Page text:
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My First Supper MAG
I've had many dinners. Thousands. I've had dinner in the evening, in the morning, alone, in the wild, with strangers, with friends, in the rain, in the sun – but most often in front of a television. Not many of my dinners could be described as notable. I sit down, put food in my mouth, compliment the chef, and go back to ignoring the world to hunt down that very last pea that I can never seem to spear on my fork. But as far as I can remember, I've only had one real supper.
Hmm, what do I do? I think, standing awkwardly in the middle of the huge kitchen. It's odd how in such a big room I still manage to get in the way. “Can I help?”
“Oh, no, thank you,” calls out a small woman hidden behind a floating stack of plates. “We've got it covered!”
Figures. They've been doing this for years, they have the routine down. There goes trying to be helpful. How do I make a good impression now? I covertly scan the room for an answer.
Nothing. I pull out my cell phone and pretend to look occupied. Wrong move.
Maria's father comes in, nods to me, and makes his way to the table. So much for a good impression. Everyone around me has something to do, and I'm on my phone, conspicuously doing nothing at all. This is what I get for dating a pastor's daughter. I bet he thinks I'm just another heathen – and I'm one of the good kids … usually.
I follow the chaotic procession to the table, lowering myself down awkwardly, trying to find the right way to sit in the chair. I've been using these things for years but today is the day I forget how to sit in one? A quick look around the table tells me that no one has noticed. Everyone is busy with a conversation or trying to get themselves situated. Suddenly, the room quiets, and everyone looks toward Maria's father. I see open hands to my left and right, and realize that it's time for the prayer. Oh crap, He is here.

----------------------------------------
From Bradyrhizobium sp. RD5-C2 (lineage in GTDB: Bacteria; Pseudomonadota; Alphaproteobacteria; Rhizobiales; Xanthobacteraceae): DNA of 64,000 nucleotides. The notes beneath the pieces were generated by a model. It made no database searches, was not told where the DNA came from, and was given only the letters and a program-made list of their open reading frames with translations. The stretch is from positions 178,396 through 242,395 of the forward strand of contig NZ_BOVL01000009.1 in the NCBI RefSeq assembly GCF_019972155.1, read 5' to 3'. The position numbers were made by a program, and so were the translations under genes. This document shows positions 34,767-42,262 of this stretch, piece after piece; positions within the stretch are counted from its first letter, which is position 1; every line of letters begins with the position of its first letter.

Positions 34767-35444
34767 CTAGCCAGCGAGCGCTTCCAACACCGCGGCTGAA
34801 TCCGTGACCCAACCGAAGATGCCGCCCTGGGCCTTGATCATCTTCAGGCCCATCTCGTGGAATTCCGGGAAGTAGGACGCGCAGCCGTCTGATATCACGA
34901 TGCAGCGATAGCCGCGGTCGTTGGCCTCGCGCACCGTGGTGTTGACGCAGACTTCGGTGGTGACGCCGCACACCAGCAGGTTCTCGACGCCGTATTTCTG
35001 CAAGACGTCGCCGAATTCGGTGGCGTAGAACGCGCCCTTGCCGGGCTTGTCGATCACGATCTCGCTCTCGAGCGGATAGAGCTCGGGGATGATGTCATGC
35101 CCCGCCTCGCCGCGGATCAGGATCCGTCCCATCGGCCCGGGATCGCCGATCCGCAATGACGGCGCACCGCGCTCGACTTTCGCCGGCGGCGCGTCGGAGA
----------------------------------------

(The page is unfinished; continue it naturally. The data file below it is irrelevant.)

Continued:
Now you see, He and I aren't close. We never have been. So times like these aren't exactly my favorite. I tend to feel like I don't belong. I walk into a church and I start getting jumpy and nervous like I'm about to rob the place. And here I am trying to make a good impression on her father. Yet when I look around the table, I feel no hostility, no judgment.
The pastor begins to speak, telling of the gifts that have been given to his family and giving thanks. That's it. Amen. I don't know what I expected, but that wasn't it. The words weren't out of the ordinary, but the emotion they conveyed certainly was. It felt like he was speaking to a friend. I don't know what to make of it. Maybe I have no reason to fear the big, scary Christians after all. They're just people.
The conversation starts, and food is passed around the table. Maria gives me a look that says, “I'm glad you're here.” I grin like an idiot.
“So, Maria tells me you've decided to join the Navy. Why is that?” I take in the scene of warm faces around me and realize that this won't be as bad as I thought. “Well, it's a long story ….”
As the evening progresses, we discuss everything from philosophy to college shenanigans to hilariously disastrous dates that happened nearly seventy years ago. We stay at the table, talking and snacking on whatever is at hand until after midnight, when we remember that we have to eventually sleep.
On the way home, I can't help but think about the events of that night, and I know I probably won't ever forget it. My first supper. I'm glad that it won't be my last.